But it’s not just about penalties. “At its core this case is not merely one large scandal but three,” says Pete Anderson, a former DOJ environmental crimes prosecutor who now leads the White Collar/Compliance group at Beveridge & Diamond. “It involved serious violations of the Clean Air Act, multiple lies and cover-ups, and the fraudulent sale of automobiles. The other aggravating facts that give this case such shock value are the calculated means of the deceptions and the significant financial gains that motivated the crimes.”
So let’s come back to projects and project management. If this is indeed a ‘culture’ thing, in which it becomes permissible to make decisions which are short-term oriented, as I’m sure you’d agree these decisions were, what can we – we who are known as short-term thinkers – what can we do?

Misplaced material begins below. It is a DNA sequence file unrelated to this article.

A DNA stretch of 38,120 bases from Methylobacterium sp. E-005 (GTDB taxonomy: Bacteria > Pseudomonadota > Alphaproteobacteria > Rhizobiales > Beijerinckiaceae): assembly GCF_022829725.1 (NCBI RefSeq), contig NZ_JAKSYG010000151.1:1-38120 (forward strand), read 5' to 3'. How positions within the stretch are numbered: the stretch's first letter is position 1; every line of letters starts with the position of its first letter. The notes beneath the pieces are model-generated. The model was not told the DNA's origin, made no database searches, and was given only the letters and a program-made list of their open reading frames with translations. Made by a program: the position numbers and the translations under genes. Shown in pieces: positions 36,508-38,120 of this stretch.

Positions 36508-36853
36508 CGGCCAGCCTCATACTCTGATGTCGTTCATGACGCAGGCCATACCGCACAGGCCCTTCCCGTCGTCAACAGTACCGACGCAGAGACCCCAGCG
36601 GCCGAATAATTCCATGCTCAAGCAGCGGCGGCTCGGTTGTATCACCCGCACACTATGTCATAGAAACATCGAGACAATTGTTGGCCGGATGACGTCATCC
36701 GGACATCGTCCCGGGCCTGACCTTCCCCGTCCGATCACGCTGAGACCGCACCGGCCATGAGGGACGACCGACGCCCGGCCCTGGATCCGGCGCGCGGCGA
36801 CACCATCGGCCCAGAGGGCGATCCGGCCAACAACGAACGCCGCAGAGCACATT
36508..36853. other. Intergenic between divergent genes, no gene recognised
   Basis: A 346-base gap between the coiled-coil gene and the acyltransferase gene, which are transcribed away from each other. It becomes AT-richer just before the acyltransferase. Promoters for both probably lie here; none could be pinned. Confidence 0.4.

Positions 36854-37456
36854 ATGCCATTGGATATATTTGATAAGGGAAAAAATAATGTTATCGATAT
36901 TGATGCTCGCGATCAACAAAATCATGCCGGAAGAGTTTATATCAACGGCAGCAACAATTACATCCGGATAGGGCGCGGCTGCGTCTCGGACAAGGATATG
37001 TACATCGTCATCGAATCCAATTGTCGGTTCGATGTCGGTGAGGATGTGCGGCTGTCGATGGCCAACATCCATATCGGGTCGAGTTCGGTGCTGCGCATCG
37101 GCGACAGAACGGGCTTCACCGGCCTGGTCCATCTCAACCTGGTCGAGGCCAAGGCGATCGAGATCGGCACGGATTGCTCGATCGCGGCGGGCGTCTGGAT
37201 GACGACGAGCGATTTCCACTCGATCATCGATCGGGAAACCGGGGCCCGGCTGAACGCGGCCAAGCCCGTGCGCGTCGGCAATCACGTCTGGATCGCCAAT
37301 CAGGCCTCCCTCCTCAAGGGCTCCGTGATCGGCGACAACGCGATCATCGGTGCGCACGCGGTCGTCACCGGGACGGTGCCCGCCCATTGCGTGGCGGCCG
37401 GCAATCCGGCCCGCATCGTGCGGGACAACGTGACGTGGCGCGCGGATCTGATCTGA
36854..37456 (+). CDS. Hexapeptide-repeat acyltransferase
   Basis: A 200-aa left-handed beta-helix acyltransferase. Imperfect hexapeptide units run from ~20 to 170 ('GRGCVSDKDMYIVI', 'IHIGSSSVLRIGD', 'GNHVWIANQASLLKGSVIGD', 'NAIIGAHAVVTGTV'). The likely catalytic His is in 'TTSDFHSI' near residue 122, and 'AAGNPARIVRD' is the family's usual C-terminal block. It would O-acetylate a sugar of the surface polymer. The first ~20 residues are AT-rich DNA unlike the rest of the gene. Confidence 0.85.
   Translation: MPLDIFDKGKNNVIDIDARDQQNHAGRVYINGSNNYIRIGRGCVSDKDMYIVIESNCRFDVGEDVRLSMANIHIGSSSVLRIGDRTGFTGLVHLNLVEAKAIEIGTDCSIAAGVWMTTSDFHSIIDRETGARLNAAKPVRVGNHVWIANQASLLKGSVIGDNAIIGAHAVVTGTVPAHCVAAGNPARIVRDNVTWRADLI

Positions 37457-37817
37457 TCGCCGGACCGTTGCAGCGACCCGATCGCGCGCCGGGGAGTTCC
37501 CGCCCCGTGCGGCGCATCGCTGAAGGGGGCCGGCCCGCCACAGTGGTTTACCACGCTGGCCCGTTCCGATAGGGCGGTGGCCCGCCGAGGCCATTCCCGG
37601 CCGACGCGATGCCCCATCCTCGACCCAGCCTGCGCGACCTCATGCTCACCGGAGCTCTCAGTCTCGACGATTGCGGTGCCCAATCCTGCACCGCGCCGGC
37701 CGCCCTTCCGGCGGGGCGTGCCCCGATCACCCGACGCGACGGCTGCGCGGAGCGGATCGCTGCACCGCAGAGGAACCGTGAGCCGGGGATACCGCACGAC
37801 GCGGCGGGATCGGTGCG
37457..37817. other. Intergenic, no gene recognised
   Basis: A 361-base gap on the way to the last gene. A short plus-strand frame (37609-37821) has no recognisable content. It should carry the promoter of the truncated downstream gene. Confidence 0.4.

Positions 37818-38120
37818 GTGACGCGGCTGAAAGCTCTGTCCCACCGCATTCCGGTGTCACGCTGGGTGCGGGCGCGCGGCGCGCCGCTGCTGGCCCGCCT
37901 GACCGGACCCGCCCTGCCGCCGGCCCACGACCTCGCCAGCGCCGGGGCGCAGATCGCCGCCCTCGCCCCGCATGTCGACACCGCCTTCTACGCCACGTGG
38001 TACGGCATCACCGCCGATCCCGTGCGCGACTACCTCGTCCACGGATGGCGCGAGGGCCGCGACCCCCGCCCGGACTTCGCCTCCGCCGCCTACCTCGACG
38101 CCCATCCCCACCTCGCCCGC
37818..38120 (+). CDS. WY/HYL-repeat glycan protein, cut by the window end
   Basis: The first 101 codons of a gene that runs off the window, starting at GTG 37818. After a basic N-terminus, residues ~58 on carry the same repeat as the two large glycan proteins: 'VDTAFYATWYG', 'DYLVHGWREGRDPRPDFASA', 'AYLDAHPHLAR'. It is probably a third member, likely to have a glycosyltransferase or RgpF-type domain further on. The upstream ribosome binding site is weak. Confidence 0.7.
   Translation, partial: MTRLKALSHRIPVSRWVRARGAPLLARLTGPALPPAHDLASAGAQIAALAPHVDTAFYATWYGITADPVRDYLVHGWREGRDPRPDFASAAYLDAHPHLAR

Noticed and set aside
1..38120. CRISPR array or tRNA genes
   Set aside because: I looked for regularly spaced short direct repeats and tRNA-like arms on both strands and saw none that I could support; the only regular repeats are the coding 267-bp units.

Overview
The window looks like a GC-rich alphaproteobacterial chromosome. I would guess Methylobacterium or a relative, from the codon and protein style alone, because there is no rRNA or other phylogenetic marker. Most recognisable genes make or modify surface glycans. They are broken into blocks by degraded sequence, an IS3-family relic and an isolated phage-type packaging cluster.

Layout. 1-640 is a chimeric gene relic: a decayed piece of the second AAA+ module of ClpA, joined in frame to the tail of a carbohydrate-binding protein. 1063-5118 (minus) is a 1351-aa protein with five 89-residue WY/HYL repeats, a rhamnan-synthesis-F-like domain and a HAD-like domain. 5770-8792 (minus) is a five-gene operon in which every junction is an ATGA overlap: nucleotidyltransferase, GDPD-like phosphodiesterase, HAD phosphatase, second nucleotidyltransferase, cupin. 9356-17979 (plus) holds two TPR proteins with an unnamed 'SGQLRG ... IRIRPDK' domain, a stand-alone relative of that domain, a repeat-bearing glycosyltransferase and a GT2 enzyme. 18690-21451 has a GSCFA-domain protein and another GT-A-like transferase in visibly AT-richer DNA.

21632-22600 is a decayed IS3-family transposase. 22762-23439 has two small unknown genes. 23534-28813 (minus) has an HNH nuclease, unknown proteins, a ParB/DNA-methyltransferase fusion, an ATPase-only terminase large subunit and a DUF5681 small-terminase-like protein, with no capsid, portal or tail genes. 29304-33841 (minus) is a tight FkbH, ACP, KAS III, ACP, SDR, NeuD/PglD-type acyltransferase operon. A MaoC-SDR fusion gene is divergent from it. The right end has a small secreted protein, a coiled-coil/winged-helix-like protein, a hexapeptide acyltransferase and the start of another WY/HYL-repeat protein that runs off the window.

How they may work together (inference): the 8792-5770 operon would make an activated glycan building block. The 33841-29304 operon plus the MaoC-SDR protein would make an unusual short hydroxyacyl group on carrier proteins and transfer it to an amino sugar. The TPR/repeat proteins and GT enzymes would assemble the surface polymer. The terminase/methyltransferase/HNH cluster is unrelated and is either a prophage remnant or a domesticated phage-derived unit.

Here are some suggestions:
- Have your ‘antennae up’ for these practices and the culture that leads to it
- Remember that as a project manager you are a change agent – by definition.That means you may have to be the one to speak up, to speak truth to power
- Spend considerable time in your decision making in which you project (the verb!) the timeline out 2 years beyond the decision, thinking of the ramifications along the triple bottom line (ecological, social, and economic).
- Ecological– consider waste, pollution, energy use
- Economic – consider not only profit and loss, but damage to the brand, fines and penalties (here in the billions of dollars)
- Social– safety, health and welfare of human beings and groups of human beings (this software allowed the cars to emit poisons which was particularly dangerous to pregnant women and elderly people)
In short, consider that your project is not making a short jaunt to the market, but rather is in it for the long haul – or there may be a significant price to pay. And pay, and pay.